Real Estate Funds vs REITs: What’s the Difference?
Real estate is one of the most profitable investments financially, but many investors shy away from real estate due to the active involvement required and high barrier-to-entry. Real estate funds and real estate investment trusts (REITs) are two types of investment vehicles that allow investors to gain exposure to the real estate market. While they both offer the opportunity to invest in real estate, there are several key differences between real estate funds and REITs.
What are real estate funds and REITs?
Real estate funds are mutual funds or exchange-traded funds (ETFs) that invest in real estate-related assets, such as residential and commercial properties, mortgages, and real estate development companies. Real estate funds offer investors diversified exposure to the real estate market and can be an attractive option for those who are looking to invest in real estate but do not have the time, expertise, or resources to invest in individual properties. Real estate funds are managed by professional portfolio managers who research and select investments for the fund.
REITs, on the other hand, are publicly traded companies that own and operate real estate properties, such as apartment buildings, shopping centers, and office buildings. REITs generate income from the rent and lease payments they receive from their tenants, and they are required to distribute at least 90% of their taxable income to shareholders in the form of dividends. REITs offer investors a way to invest in a portfolio of real estate properties without the hassle of directly owning and managing them.
How do they differ?
One of the main differences between real estate funds and REITs is the level of diversification they offer. Real estate funds offer diversified exposure to the real estate market, as they may invest in a variety of different real estate-related assets. REITs, on the other hand, tend to be more focused on a specific type of real estate, such as residential or commercial properties. As a result, REITs may be more susceptible to the ups and downs of the market in a particular property sector.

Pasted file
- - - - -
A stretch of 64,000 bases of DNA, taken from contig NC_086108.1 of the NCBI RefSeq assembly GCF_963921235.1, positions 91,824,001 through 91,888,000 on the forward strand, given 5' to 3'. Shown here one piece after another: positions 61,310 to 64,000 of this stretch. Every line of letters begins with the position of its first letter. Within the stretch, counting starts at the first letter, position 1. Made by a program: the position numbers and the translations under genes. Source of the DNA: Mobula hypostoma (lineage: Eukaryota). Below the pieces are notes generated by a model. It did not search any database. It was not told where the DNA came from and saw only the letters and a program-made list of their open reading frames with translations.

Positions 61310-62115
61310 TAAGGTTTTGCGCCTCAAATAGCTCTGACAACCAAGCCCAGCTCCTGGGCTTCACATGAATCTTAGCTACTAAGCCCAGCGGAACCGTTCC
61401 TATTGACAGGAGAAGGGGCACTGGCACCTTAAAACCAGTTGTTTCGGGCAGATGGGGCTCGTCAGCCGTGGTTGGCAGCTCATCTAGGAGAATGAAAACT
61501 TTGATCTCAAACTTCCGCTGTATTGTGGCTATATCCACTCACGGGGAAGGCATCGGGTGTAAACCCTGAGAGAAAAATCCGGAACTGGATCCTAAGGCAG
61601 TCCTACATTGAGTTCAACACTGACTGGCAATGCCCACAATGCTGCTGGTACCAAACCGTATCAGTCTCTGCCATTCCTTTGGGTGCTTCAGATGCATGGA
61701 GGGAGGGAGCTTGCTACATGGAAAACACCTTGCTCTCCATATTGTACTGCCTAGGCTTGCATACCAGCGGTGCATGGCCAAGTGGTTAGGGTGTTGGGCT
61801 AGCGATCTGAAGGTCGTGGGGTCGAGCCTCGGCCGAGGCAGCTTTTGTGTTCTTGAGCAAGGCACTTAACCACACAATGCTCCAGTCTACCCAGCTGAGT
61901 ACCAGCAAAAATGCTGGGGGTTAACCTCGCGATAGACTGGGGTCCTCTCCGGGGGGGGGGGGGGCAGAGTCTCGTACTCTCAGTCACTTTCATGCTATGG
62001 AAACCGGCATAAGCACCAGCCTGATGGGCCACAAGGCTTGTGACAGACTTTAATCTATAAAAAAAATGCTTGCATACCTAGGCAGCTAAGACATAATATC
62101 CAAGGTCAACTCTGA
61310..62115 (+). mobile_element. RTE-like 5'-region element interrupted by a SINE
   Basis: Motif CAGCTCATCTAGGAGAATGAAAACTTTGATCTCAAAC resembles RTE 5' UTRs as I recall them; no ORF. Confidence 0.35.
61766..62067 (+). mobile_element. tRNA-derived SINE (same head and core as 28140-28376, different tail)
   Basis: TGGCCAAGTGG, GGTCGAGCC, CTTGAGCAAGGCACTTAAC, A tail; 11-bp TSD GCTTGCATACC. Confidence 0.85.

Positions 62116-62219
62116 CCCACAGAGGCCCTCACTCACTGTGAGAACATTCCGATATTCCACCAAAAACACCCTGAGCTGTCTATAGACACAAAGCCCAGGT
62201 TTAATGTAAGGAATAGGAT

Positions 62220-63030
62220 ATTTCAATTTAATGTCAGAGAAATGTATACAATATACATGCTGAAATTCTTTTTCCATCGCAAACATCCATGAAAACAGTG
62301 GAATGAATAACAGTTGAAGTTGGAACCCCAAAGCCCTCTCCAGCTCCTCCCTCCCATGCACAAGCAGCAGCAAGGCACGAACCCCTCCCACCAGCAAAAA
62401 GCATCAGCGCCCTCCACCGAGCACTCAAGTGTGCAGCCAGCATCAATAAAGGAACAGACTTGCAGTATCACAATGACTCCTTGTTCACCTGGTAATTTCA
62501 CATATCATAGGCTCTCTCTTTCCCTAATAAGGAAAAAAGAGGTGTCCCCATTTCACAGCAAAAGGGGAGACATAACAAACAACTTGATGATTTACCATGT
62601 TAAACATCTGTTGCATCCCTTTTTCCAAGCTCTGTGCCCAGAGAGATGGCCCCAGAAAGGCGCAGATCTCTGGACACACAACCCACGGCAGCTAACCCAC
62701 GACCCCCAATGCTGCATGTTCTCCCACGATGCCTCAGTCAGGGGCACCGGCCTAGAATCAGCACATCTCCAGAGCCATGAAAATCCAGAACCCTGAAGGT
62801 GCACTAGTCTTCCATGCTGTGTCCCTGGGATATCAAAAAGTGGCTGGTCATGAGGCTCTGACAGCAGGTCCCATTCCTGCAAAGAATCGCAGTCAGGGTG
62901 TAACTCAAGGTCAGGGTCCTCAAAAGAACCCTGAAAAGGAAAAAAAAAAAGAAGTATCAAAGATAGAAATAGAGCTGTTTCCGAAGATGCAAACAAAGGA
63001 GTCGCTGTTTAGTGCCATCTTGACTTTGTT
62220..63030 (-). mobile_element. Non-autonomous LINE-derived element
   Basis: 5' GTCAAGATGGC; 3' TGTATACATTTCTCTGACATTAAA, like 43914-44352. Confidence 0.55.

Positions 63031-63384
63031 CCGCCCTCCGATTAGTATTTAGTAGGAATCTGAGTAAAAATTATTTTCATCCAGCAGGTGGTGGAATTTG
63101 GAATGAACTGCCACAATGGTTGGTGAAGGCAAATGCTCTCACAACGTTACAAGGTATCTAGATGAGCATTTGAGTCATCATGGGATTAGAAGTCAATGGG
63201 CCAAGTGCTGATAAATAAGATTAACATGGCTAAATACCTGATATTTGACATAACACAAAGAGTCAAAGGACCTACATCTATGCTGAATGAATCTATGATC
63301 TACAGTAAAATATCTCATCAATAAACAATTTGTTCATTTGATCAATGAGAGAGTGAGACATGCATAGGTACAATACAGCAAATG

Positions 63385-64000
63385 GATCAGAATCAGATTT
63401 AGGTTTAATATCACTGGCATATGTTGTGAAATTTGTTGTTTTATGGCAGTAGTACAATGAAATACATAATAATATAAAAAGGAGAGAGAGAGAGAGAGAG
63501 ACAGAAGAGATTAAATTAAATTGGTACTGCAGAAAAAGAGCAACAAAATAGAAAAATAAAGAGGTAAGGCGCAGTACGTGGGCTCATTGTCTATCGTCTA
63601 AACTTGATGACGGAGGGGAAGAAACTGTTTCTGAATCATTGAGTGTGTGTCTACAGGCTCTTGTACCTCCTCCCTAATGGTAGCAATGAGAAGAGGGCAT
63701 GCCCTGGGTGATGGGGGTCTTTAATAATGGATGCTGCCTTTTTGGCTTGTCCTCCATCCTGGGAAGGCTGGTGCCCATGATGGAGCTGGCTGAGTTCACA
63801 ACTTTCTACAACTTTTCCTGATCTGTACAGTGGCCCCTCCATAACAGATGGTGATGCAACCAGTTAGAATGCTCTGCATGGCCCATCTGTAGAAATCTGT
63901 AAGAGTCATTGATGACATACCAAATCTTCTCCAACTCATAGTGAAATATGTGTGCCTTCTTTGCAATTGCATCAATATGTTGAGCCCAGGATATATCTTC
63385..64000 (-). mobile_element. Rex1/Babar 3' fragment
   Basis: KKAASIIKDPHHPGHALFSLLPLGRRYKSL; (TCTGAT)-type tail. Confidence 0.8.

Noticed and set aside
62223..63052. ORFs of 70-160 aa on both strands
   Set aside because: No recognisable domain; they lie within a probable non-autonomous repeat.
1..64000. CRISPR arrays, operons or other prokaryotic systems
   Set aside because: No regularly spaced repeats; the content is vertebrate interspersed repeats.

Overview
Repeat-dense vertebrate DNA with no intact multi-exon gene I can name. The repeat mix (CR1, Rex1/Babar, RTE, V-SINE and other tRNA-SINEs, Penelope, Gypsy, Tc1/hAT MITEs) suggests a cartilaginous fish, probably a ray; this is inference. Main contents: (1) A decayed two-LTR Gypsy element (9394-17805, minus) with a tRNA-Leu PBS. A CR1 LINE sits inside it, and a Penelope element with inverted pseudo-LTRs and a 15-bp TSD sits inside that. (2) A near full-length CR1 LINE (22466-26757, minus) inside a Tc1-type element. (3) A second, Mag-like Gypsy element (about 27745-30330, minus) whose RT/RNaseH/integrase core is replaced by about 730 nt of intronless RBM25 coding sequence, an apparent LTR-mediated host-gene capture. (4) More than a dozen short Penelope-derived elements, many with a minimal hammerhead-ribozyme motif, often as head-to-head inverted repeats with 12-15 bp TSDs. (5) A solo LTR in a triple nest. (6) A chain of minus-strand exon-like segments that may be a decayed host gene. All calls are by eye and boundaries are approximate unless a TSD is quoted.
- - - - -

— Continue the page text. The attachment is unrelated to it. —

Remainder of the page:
Another key difference between real estate funds and REITs is the level of liquidity they offer. Real estate funds, as mutual funds or ETFs, can be bought and sold on the stock exchange on a daily basis, making them highly liquid. REITs, on the other hand, are traded on the stock exchange like regular stocks, but they may be less liquid than real estate funds, as their share price may be influenced by a variety of factors, such as the performance of the underlying real estate properties, the overall real estate market, and the overall stock market.
Beyond that, real estate funds and REITs differ in the level of control and transparency they offer. Real estate funds are managed by professional portfolio managers who make the investment decisions for the fund, and they may not provide investors with detailed information about the specific properties or investments in the fund. REITs, on the other hand, are required to disclose information about their properties and financial performance to the public, which can provide investors with a higher level of transparency and accountability.
One of the most easily notable differences between the two investments is the terms of the fees they charge. Real estate funds typically charge management fees and expense ratios, which can vary depending on the fund. REITs may also charge management fees and other expenses, but they are required to distribute at least 90% of their taxable income to shareholders in the form of dividends. As a result, REITs may offer investors a higher level of income potential compared to real estate funds.
There are many factors to consider when choosing between an REIT and real estate funds. Investors should carefully consider their investment goals and risk tolerance when deciding which type of vehicle is right for them. It is also important to consult with a financial professional to determine which type of real estate investment is most appropriate based on an individual’s specific financial situation.